South of the Border, West of the Sun - Haruki Murakami, Philip Gabriel This is one of Murakami's more conventional novels. There is no magical realism in this story. It is more of a romance like Norwegian Woods or at least as close to a romance as Murakami can get. It also reads like it may be one of his more personal efforts. The writing is rather intimate if fatalistic. The existential side of the author really stands out as can be experienced in this passage...

"Our world's exactly the same. Rain falls and the flowers bloom. No rain, they wither up. Bugs are eaten by the lizards, lizards are eaten by the birds. But in the end, every one of them dies. They die and dry up. One generation dies and the next one takes over. That's how it goes. Lots of different ways to live. And lots of different ways to die But in the end that doesn't make a bit of difference. All that remains in a desert."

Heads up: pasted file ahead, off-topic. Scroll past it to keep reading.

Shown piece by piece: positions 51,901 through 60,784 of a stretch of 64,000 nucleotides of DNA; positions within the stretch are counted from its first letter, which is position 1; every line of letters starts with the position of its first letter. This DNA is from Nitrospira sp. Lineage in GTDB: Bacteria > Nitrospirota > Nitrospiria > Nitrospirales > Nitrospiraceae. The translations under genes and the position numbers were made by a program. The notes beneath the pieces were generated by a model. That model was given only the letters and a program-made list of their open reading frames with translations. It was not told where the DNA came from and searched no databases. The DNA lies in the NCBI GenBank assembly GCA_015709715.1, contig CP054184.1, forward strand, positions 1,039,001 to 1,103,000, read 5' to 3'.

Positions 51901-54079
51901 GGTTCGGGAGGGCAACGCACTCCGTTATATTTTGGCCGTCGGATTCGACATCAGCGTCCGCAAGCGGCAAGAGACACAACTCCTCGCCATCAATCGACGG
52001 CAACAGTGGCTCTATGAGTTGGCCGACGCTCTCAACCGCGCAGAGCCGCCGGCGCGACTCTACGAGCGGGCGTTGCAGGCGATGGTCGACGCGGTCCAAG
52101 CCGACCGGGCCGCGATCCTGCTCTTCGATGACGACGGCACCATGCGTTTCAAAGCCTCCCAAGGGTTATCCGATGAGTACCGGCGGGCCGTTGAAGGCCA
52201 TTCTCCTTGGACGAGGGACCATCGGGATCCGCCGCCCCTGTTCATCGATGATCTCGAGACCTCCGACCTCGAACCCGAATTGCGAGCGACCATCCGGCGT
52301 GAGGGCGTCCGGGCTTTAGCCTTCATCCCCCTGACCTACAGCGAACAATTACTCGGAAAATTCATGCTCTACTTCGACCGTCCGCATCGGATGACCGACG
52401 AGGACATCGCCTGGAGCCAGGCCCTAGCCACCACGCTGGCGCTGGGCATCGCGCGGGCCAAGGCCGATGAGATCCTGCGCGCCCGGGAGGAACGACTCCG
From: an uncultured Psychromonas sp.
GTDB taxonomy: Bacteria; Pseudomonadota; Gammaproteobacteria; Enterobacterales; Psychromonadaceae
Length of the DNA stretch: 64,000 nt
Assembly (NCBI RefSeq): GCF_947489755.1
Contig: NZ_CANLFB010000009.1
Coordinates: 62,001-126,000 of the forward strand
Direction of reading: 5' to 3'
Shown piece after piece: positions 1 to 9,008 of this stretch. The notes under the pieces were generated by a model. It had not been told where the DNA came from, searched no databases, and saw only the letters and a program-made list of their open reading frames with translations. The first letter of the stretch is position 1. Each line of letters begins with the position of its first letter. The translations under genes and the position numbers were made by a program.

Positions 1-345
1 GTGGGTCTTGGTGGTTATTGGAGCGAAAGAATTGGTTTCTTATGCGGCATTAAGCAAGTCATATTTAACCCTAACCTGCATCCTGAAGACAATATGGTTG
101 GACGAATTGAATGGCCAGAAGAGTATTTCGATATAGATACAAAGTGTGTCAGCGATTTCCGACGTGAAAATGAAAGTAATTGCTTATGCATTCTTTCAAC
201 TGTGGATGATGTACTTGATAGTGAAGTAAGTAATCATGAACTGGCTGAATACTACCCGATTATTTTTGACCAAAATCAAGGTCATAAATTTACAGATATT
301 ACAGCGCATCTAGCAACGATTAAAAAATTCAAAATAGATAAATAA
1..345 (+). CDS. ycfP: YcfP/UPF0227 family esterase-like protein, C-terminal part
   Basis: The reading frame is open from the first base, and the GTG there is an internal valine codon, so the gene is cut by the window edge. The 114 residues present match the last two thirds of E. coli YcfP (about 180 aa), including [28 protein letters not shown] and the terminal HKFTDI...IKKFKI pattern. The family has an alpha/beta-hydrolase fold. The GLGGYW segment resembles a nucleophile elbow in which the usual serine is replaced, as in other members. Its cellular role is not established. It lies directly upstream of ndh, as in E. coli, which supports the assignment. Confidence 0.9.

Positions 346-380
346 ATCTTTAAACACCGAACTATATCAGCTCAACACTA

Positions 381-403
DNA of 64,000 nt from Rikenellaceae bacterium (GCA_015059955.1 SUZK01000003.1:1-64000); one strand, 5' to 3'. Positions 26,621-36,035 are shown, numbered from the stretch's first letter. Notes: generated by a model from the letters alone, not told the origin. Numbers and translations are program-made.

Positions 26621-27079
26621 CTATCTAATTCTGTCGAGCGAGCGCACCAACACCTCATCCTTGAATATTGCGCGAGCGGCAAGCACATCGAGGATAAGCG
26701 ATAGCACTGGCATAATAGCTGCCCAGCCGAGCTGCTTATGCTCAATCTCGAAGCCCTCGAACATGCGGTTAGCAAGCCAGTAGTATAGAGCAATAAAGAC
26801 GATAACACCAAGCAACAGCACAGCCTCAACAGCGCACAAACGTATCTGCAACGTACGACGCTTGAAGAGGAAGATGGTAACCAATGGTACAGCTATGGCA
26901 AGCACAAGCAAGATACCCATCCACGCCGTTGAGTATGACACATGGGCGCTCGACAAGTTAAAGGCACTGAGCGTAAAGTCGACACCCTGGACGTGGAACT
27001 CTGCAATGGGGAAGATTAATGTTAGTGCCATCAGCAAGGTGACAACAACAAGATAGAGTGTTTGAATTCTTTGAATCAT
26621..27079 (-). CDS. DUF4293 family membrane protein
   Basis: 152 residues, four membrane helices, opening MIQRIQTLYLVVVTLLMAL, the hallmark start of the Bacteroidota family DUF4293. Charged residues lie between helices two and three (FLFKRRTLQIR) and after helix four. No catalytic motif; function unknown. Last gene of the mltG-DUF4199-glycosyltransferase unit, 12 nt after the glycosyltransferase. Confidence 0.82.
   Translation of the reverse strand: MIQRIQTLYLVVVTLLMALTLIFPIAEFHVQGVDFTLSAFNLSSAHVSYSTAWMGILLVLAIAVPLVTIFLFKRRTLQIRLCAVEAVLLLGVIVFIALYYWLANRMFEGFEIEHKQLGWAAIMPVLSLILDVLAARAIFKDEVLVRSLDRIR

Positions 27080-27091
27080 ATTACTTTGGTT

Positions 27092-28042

Murakami's characters try to make meaning out of the desert called life. And usually they simply cause more suffering. Yet Murakami finds a form of heroics in all this. Hajime, the novel's protagonist struggles to find a satisfying life with his wife and two daughter but his feelings over his childhood friend haunts him. As in most of Murakami novels, his female character aren't exactly normal either. Shimamoto is a mystery woman and not very stable. She clearly has her heartbreaks too. It is also a mystery at times what Murakami is trying to say. His writings are often pessimistic but it is a magical pessimism that hints there may just be an answer ot our mundane existance. This is my favorite of Murakami more conventional novels. While I prefer the supernatural Kafa By The Shore and the multi-layered The Wind-Up Bird Chronicle, South of The Border, West of The Sun is a haunting read that keeps nagging at me.